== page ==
A.F. Stewart is the author of the vampire novella, ‘Chronicles of the Undead’, as well as a dogged writer of speculative short fiction and poetry.
Here is part 1.
Samuel Harrington’s Diaries
April 26, 1793.
A rather uneventful day.
I accomplished some profitable business at the Exchange; trade was excellent, a rare thing these days. Owen’s coffeehouse was livelier than usual, very spirited with political debate and talk of the war. It was quite enjoyable.
The vicar stopped in for a late afternoon visit. He was brimming with accounts of our new neighbours, Henri Forain, and the cousin, Eleanor de Burgh. The vicar seems to think they are foreign, of French origin he believes. I do hope they are not Catholic; the vicar did not seem to think they were. I know such things are not taken into much account these days, but one does have to have standards.
I wearily listened to Eliza at dinner, as she complained about the household accounts. She never ceases to beg for more money. I cannot reason why she has such trouble keeping expenses to a minimum. She is the one who insisted we hire
a cook, and staff. She must make do on the money that has been allowed.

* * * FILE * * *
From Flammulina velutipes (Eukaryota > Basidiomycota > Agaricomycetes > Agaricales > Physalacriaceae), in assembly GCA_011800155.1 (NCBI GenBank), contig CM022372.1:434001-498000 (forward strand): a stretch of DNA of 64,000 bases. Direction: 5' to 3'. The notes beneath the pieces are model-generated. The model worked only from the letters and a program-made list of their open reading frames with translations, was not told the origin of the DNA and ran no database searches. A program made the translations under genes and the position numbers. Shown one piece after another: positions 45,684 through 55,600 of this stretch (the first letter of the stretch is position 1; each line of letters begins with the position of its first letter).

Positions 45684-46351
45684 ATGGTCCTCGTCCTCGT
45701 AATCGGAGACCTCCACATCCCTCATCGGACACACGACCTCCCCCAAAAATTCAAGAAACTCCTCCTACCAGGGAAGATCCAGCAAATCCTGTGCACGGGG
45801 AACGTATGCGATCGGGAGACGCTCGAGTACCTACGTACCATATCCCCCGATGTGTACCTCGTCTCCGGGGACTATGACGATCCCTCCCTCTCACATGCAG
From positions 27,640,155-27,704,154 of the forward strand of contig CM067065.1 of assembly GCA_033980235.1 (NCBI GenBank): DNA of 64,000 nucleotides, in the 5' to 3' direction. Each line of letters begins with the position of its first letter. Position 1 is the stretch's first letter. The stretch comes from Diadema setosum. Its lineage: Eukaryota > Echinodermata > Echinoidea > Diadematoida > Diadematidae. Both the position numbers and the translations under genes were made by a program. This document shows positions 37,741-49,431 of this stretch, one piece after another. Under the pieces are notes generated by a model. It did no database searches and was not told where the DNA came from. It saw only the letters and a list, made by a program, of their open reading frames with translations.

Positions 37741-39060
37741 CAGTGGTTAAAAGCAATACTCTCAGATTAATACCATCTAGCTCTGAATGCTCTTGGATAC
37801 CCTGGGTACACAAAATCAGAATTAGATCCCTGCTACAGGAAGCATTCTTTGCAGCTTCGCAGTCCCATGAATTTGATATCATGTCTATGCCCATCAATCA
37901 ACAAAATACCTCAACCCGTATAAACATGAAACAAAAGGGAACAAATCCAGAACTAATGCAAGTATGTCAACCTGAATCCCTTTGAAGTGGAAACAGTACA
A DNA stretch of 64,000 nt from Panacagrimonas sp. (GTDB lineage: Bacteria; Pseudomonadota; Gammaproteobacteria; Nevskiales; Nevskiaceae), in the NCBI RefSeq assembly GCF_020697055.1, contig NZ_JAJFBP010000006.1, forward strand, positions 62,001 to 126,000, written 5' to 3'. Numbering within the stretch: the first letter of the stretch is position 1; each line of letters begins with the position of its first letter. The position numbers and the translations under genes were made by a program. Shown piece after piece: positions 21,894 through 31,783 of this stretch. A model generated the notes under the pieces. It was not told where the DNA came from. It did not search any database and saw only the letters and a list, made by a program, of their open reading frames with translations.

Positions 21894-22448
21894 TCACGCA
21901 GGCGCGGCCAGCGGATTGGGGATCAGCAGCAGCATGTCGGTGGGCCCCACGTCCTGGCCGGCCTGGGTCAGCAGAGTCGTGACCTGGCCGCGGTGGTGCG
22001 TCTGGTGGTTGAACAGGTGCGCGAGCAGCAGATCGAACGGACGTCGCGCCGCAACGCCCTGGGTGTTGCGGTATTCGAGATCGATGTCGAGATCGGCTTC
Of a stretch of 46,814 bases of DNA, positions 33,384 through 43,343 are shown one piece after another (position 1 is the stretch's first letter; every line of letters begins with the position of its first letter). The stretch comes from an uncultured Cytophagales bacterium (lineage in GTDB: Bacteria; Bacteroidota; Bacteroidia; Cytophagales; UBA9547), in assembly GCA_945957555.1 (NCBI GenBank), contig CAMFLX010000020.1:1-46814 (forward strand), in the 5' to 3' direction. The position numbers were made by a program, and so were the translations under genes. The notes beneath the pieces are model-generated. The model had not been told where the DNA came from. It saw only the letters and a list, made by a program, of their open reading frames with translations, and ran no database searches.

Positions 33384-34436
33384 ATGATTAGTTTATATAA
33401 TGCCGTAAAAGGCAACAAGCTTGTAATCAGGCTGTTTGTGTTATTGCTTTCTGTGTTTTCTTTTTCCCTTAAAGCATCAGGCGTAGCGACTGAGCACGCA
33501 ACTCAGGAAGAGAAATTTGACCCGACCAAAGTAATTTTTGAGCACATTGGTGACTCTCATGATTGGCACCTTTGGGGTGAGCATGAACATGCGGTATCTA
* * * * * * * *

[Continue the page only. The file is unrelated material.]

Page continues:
April 30, 1793.
Eliza has invited those foreign neighbours to her card party tomorrow. They are to be her honoured guests and she plans to make the proper introductions into our little neighbourhood community. She is all aflutter over the details, and the household is in a domestic uproar.
I do wish Eliza would not carry on so about her parties. It is so tedious and annoying.
May 2, 1793.
Eliza’s little card party was quite the success; even I enjoyed myself. Our favoured guests were witty and charming, utterly delightful. Henri was particularly well versed in all manner of subjects. It made for fine conversation. He also has good taste in port, bringing an excellent vintage as a gift. The cousin, Miss de Burgh, was likewise well mannered and poised, a proper lady.
Both were excellent whist players; several of the other guests remarked on their skill. I had the privilege of being partnered with Henri during the evening and the fortune to have the winning hands as a result. I do enjoy a lively card game with a good partner.
I fear our neighbours may be in slightly ill health, though, as both were of rather a pale complexion. In addition, they did not seem to partake much of the cheese and wine that was served.
I may suggest a good elixir to restore their vigour.
May 7, 1793.
I talked to Henri again this day.
He kindly thanked me for the invitation, and remarked on the fine time he had enjoyed. I replied it had been our pleasure to have him as a guest, and would happily extend another invitation. He seemed quite pleased.
As such, I informed Eliza to make a point of inviting both Henri and Eleanor to her next card party; she was ecstatic. Eliza so lives for her entertainments and it does keep her quite occupied, for which I am thankful.
Stay tuned for part 2.